Earlier this summer, it was announced that a number of international investment firms — WL Ross, Fairfax Financial Holdings, Fidelity Investments and The Capital Group — and property group, Kennedy Wilson would invest in the bank.
Yesterday’s extraordinary general meeting (EGM) — the third shareholders meeting to be held by BoI this summer — resulted in 99.56% shareholder approval for the investment.
This reduces the state’s stake in the bank from 42.1% to 15.1% and makes it the only Irish bank to avoid nationalisation. The group of new investors now hold a combined 34.96% stake, with other shareholders controlling 50% of the company.
BoI chairman Pat Molloy told shareholders at yesterday’s meeting in University College Dublin that two of the five investors have expressed interest in placing representatives on the bank’s board of directors.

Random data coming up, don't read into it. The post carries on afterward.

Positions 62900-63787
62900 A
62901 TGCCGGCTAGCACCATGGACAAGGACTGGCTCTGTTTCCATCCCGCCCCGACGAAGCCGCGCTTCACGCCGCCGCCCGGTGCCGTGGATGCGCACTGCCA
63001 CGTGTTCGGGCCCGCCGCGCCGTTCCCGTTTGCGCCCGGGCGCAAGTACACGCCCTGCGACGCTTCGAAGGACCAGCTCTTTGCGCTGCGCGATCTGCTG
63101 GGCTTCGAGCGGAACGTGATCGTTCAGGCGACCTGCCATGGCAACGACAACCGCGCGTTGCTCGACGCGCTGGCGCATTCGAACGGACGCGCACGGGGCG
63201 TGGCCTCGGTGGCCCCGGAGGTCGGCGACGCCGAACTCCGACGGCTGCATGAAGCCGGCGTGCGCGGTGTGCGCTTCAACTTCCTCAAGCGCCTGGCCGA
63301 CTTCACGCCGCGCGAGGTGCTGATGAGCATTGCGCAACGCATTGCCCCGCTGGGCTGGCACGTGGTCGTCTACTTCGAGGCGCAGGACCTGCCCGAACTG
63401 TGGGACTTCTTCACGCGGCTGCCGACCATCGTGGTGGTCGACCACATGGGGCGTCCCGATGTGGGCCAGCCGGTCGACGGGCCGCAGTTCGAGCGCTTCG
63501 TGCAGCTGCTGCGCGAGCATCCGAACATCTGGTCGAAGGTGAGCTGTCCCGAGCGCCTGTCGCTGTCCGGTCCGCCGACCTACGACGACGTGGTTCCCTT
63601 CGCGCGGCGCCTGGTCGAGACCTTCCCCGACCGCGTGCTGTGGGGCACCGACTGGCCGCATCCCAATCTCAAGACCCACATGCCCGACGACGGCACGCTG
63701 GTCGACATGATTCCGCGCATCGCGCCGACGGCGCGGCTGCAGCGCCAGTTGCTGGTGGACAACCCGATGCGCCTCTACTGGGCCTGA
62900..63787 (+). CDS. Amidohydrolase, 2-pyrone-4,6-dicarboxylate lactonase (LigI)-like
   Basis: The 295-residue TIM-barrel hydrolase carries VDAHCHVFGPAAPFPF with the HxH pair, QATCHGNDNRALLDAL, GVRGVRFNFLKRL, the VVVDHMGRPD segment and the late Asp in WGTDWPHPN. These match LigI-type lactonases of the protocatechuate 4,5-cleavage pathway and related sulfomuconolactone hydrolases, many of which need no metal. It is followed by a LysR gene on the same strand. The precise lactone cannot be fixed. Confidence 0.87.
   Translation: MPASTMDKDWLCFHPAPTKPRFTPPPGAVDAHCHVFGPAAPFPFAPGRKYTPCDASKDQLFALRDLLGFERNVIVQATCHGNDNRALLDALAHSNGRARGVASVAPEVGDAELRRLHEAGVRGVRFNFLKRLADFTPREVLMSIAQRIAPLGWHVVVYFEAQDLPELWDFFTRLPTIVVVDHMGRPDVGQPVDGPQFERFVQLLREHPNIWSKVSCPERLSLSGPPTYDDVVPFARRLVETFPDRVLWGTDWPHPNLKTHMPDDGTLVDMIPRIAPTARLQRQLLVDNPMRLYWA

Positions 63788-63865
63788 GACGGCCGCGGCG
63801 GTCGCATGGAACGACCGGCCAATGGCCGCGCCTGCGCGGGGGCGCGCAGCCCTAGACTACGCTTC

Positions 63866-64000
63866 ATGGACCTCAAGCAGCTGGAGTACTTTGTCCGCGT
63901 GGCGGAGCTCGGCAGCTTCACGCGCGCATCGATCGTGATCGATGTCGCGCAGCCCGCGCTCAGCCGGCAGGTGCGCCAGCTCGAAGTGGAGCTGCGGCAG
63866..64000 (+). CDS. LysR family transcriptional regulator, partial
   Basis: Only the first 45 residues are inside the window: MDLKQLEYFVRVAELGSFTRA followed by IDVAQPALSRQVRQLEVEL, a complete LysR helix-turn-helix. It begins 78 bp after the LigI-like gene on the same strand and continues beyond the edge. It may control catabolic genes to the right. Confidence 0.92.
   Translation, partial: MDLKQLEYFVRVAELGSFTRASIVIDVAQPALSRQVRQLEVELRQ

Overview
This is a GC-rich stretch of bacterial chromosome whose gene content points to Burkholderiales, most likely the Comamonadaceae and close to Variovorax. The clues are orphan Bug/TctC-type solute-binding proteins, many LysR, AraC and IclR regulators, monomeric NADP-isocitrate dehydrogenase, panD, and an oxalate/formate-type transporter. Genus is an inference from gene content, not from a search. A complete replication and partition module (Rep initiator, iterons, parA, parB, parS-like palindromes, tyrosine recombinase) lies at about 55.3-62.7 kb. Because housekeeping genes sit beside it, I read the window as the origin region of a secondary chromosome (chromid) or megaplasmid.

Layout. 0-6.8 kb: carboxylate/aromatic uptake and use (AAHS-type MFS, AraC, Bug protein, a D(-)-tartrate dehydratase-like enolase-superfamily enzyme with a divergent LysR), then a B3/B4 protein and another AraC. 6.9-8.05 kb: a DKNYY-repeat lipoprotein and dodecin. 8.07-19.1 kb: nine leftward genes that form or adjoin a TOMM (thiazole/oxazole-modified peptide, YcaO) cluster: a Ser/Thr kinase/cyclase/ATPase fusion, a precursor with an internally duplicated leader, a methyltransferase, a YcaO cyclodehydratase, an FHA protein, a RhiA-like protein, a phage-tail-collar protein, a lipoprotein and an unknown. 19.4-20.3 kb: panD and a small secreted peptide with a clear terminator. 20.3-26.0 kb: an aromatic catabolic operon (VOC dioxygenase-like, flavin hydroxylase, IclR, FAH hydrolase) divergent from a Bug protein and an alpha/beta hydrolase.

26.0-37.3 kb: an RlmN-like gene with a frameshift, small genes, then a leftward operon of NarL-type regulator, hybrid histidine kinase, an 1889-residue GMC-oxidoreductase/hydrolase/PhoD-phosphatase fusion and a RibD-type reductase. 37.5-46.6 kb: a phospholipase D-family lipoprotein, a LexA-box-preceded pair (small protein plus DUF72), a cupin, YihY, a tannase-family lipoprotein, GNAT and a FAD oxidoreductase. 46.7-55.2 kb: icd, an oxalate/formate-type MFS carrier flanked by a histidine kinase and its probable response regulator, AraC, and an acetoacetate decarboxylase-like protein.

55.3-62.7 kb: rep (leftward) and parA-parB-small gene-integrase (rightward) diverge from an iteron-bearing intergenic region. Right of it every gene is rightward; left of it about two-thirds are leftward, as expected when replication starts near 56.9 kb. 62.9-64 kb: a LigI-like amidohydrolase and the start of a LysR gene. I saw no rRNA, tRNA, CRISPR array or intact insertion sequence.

While the EGM lacked much of the emotion seen at previous banking shareholder meetings this summer, there were brief nods to the past — one shareholder asking the current board to condemn the actions of their predecessors; another calling for management to take a 60% cut to their wages.
One shareholder asked who would ultimately benefit from the latest investment.
Mr Molloy responded to the latter query by saying that the move is in “the best interests of the bank’s shareholders, as a whole”.
He added: “The directors believe the investors to be of high quality, credible and long-term value-focused and the increase in their holding above the 30% threshold further strengthens the bank’s share register and emphasises their support for the bank.”
He also stressed that each of the investors have indicated that they will manage their share holdings independently of each other.